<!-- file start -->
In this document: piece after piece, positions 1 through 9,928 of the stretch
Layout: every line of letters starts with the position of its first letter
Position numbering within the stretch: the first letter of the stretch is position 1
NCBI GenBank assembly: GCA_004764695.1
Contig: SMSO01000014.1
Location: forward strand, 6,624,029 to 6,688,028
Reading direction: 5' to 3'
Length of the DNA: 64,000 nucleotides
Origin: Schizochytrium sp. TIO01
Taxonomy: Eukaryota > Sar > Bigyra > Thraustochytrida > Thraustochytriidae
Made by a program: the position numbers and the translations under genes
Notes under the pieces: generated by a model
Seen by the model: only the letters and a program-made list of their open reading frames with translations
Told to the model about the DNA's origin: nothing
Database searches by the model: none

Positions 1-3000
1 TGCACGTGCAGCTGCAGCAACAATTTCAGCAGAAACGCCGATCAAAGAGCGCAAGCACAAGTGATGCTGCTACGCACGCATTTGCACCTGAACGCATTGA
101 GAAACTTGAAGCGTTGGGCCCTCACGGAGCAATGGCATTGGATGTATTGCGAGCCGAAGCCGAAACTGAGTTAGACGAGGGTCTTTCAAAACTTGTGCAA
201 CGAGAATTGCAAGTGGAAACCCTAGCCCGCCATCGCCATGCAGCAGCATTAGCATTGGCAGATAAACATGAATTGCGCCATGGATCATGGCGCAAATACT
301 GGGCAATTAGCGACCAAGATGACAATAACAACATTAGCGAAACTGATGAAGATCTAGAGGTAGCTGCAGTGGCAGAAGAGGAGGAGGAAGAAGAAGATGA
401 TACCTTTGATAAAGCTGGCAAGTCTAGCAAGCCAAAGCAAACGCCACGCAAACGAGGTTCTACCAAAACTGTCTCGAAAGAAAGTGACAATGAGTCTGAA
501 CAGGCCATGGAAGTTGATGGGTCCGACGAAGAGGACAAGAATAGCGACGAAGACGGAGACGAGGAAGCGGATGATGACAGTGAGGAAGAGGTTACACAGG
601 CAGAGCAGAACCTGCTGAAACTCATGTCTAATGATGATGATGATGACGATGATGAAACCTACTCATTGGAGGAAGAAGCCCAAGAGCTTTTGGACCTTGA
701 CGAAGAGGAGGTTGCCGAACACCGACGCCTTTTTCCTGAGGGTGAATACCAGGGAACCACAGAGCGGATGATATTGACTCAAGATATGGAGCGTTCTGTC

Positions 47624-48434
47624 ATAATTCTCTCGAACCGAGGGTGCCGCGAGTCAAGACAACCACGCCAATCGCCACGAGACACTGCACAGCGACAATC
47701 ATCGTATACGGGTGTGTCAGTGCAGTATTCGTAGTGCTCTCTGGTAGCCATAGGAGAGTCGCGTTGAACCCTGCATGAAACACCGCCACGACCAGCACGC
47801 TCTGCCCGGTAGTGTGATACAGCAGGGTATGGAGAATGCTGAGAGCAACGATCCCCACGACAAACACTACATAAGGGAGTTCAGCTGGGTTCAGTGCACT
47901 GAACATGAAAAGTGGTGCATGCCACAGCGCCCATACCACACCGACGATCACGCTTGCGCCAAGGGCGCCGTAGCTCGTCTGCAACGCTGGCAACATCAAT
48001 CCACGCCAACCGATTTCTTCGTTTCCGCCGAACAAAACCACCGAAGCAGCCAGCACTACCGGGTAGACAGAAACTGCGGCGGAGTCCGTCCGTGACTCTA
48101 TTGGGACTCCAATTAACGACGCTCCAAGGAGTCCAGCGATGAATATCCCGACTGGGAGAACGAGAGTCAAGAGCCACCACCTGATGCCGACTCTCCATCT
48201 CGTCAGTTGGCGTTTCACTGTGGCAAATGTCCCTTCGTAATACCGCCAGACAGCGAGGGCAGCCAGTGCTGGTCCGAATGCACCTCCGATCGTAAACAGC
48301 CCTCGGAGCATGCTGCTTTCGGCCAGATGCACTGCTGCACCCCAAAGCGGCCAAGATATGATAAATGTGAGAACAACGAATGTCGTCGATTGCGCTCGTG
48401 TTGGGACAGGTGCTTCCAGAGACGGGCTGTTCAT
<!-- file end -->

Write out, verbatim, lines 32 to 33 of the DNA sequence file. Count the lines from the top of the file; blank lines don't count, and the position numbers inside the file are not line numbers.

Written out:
48201 CGTCAGTTGGCGTTTCACTGTGGCAAATGTCCCTTCGTAATACCGCCAGACAGCGAGGGCAGCCAGTGCTGGTCCGAATGCACCTCCGATCGTAAACAGC
48301 CCTCGGAGCATGCTGCTTTCGGCCAGATGCACTGCTGCACCCCAAAGCGGCCAAGATATGATAAATGTGAGAACAACGAATGTCGTCGATTGCGCTCGTG